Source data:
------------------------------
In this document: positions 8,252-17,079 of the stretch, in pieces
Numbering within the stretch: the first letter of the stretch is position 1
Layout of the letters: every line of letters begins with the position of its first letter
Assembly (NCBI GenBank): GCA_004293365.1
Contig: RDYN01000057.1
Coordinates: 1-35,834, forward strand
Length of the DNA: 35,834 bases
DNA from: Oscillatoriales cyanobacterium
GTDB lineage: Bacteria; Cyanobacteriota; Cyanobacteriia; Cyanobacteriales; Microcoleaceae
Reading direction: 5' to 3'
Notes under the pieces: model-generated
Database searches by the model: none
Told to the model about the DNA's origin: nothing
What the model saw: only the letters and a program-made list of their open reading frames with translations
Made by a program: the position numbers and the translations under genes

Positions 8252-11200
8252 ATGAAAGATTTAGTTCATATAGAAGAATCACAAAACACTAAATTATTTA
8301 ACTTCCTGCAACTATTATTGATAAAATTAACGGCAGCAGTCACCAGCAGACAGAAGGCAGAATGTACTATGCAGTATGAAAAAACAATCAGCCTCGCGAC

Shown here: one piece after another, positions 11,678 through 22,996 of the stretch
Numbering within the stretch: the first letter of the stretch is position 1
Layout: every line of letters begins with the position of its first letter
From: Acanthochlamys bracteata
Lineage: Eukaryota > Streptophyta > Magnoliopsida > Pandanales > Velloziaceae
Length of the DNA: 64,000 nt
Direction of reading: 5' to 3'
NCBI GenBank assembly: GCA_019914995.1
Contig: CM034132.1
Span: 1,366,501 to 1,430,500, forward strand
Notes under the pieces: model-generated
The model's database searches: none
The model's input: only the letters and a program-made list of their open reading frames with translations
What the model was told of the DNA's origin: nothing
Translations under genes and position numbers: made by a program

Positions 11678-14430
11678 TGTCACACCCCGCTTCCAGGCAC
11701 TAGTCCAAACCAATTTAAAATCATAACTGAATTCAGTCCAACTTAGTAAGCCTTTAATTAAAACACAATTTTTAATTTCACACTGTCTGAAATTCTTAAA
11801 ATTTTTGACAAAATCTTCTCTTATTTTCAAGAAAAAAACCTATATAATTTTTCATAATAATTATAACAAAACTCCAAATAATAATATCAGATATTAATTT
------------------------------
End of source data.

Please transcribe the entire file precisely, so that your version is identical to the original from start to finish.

In this document: positions 8,252-17,079 of the stretch, in pieces
Numbering within the stretch: the first letter of the stretch is position 1
Layout of the letters: every line of letters begins with the position of its first letter
Assembly (NCBI GenBank): GCA_004293365.1
Contig: RDYN01000057.1
Coordinates: 1-35,834, forward strand
Length of the DNA: 35,834 bases
DNA from: Oscillatoriales cyanobacterium
GTDB lineage: Bacteria; Cyanobacteriota; Cyanobacteriia; Cyanobacteriales; Microcoleaceae
Reading direction: 5' to 3'
Notes under the pieces: model-generated
Database searches by the model: none
Told to the model about the DNA's origin: nothing
What the model saw: only the letters and a program-made list of their open reading frames with translations
Made by a program: the position numbers and the translations under genes

Positions 8252-11200
8252 ATGAAAGATTTAGTTCATATAGAAGAATCACAAAACACTAAATTATTTA
8301 ACTTCCTGCAACTATTATTGATAAAATTAACGGCAGCAGTCACCAGCAGACAGAAGGCAGAATGTACTATGCAGTATGAAAAAACAATCAGCCTCGCGAC

Shown here: one piece after another, positions 11,678 through 22,996 of the stretch
Numbering within the stretch: the first letter of the stretch is position 1
Layout: every line of letters begins with the position of its first letter
From: Acanthochlamys bracteata
Lineage: Eukaryota > Streptophyta > Magnoliopsida > Pandanales > Velloziaceae
Length of the DNA: 64,000 nt
Direction of reading: 5' to 3'
NCBI GenBank assembly: GCA_019914995.1
Contig: CM034132.1
Span: 1,366,501 to 1,430,500, forward strand
Notes under the pieces: model-generated
The model's database searches: none
The model's input: only the letters and a program-made list of their open reading frames with translations
What the model was told of the DNA's origin: nothing
Translations under genes and position numbers: made by a program

Positions 11678-14430
11678 TGTCACACCCCGCTTCCAGGCAC
11701 TAGTCCAAACCAATTTAAAATCATAACTGAATTCAGTCCAACTTAGTAAGCCTTTAATTAAAACACAATTTTTAATTTCACACTGTCTGAAATTCTTAAA
11801 ATTTTTGACAAAATCTTCTCTTATTTTCAAGAAAAAAACCTATATAATTTTTCATAATAATTATAACAAAACTCCAAATAATAATATCAGATATTAATTT